Continuing with our Pokémon movie retrospective, next up is a movie that was almost about a giant T-Rex skeleton (no seriously) and arguably the best Pokémon movie of the now 20+ bunch, Once titled Lord of the Unknown Tower (probably changed due to parent concerns), it is Pokemon 3 Spell of the Unknown (Entei).
This movie has been my favorite ever since I saw it as a kid with my mom. After rewatching, it still holds up. Unlike the second Pokémon movie which definitely aged less gracefully and has less to offer older fans aside from nostalgia, Pokémon 3 is a genuinely good movie and has quite a modern story where there really is no villain, just bad circumstances. The movie is also, for being about colorful and collectible critters, very human. The movie opens with Professor Spencer Hale looking around a picture book about ancient Pokémon legends with his daughter Molly. She notes he looks like entei with his mane of hair and the two romp around the room. Oh what could ever interrupt such a happy family?
An email arrives from Hale’s work buddy and he’s off to ancient ruins to find the mystery of the Unown. While there, he discovers a box of tiles that have Unown on them. He finds out the tiles summon the Unown shortly before they whisk him away to their alternate and parallel dimension. The news of his disappearance is broken to a very distraught Molly back home who now, at the age of five, has lost both of her parents. For some reason, they bring the box of tiles back and she unleashes the Unown, who are attracted to her child-like imagination. She only wishes for her parents back and Chekhov’s bedtime story has the Unown bring back her father in the visage of an Entei. The Unown then begin to crystallize the mansion she lives in and the world around it.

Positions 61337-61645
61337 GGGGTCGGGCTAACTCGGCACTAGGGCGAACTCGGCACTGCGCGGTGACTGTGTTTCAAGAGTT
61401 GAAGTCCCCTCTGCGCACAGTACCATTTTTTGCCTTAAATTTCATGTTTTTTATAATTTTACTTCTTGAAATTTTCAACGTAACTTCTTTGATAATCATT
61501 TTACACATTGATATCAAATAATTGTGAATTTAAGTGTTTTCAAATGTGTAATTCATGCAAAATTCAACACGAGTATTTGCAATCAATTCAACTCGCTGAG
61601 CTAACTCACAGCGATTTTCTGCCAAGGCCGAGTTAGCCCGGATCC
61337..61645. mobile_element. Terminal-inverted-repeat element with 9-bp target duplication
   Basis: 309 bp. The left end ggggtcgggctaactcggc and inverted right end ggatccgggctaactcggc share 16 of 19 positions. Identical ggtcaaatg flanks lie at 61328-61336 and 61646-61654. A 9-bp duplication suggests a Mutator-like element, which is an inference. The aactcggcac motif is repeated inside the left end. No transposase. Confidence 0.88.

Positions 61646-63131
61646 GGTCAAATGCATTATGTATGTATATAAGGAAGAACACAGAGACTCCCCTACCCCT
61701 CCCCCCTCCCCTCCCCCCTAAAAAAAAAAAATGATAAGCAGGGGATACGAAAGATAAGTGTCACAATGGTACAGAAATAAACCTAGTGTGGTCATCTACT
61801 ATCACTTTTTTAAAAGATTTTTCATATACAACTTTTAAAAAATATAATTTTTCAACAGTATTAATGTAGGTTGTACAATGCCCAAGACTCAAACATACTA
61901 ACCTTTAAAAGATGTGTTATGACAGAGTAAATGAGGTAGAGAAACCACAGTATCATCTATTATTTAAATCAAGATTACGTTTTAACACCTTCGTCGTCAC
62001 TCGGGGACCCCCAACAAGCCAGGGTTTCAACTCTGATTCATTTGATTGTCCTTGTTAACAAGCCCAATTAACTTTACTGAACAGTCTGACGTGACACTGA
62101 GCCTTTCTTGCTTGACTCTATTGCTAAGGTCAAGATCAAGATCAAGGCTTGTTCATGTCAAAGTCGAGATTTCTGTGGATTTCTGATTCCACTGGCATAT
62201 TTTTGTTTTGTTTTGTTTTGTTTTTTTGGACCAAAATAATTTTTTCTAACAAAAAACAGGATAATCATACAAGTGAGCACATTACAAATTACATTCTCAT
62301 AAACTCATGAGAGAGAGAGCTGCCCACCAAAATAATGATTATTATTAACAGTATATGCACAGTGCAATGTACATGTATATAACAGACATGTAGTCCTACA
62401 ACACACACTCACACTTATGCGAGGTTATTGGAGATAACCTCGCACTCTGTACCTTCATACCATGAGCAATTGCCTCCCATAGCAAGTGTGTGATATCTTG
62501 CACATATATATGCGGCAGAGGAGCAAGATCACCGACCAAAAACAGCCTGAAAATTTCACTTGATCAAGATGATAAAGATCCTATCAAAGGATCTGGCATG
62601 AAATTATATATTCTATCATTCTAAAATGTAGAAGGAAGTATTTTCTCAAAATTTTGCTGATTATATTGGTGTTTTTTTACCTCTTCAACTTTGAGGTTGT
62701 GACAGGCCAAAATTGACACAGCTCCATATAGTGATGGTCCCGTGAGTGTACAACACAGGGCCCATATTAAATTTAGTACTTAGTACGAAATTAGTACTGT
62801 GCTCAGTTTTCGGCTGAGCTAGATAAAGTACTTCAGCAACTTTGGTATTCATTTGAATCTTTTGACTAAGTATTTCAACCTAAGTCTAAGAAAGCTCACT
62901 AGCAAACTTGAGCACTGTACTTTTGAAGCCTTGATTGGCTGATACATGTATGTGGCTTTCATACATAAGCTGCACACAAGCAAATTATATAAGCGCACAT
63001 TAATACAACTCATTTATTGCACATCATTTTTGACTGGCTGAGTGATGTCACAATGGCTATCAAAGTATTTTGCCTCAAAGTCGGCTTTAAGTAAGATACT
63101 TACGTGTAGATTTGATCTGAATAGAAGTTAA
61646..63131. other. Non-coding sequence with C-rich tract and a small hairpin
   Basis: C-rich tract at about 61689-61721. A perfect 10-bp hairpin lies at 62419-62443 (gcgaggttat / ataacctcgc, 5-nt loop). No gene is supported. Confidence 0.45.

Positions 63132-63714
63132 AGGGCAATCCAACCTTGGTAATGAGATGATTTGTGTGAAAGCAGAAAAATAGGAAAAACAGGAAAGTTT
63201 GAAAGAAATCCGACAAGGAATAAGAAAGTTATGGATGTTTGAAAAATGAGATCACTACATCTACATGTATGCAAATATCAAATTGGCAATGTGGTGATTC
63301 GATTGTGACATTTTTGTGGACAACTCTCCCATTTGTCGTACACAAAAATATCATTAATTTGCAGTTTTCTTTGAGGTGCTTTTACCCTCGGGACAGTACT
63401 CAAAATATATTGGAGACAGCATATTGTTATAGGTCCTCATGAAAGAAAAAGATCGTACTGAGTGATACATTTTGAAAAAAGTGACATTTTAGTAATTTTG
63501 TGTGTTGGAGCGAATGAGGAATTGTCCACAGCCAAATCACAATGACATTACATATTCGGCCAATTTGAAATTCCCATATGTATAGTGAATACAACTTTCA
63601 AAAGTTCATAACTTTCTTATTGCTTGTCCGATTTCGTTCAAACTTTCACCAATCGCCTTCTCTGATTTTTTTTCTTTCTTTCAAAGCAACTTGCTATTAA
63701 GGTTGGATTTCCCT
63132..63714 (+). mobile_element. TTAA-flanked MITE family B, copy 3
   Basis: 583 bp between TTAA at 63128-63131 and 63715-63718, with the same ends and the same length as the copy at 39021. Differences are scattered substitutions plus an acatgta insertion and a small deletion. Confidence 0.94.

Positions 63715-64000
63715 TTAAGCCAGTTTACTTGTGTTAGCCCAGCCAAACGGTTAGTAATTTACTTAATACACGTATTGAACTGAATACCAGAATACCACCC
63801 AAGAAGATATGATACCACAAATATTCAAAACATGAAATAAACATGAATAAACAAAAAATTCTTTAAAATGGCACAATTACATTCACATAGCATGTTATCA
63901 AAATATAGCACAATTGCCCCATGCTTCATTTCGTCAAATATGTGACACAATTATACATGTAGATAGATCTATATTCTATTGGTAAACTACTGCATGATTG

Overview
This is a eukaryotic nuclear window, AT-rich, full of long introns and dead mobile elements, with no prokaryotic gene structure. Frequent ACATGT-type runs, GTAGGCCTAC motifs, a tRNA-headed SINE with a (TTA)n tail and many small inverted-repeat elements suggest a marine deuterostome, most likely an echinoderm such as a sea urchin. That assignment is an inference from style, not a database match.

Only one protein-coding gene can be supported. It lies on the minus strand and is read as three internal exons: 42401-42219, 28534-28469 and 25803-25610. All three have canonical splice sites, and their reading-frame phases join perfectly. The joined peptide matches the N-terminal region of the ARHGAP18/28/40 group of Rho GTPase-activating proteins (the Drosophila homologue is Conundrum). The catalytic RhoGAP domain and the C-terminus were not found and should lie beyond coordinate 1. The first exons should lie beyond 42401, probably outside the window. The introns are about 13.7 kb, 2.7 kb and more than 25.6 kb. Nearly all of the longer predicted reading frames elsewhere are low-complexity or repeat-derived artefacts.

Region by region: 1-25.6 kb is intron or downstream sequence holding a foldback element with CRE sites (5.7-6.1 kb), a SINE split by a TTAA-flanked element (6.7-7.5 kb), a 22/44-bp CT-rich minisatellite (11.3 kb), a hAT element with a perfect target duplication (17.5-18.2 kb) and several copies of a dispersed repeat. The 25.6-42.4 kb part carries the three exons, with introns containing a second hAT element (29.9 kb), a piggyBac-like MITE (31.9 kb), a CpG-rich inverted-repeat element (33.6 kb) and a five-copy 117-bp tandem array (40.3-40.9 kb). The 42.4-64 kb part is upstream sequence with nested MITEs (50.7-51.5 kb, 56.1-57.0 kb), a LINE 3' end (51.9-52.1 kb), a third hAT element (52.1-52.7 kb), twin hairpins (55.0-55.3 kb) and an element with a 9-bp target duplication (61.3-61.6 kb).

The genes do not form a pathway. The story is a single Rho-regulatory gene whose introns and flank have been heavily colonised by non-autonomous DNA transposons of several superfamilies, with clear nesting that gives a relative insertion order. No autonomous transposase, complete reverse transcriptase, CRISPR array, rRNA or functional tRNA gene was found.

Many have wondered, why crystal? The answer is really simple. Shudo, our good friend who wrote the previous two Pokémon movies, read the book “The Crystal World” by J.G. Ballard and liked the imagery. I loved it too as a kid. I still love it. The creativity of the environments in this world are amazing still and the movie looks beautiful from the cel work to the CG. It’s all very subtly integrated and just looks stunning.
Back to the synopsis, Ash fights a trainer on his way to the city and discovers the crystal mass. Meanwhile, Ash’s mom sees the mansion on the TV and is worried about its inhabitants, having been good friends with the family and childhood friends with Spencer Hale. She talks to Professor Oak and they decide to head over and see what they can do to help. Upon their arrival, May is quick to capture Ash’s mom for her own mishmashed, imagined family. This is what sets Ash on his adventure into the mansion to save his mom and the little girl inside and to try to stop the spell of the Unown and their encroaching formidable crystal wall expanding ever forward.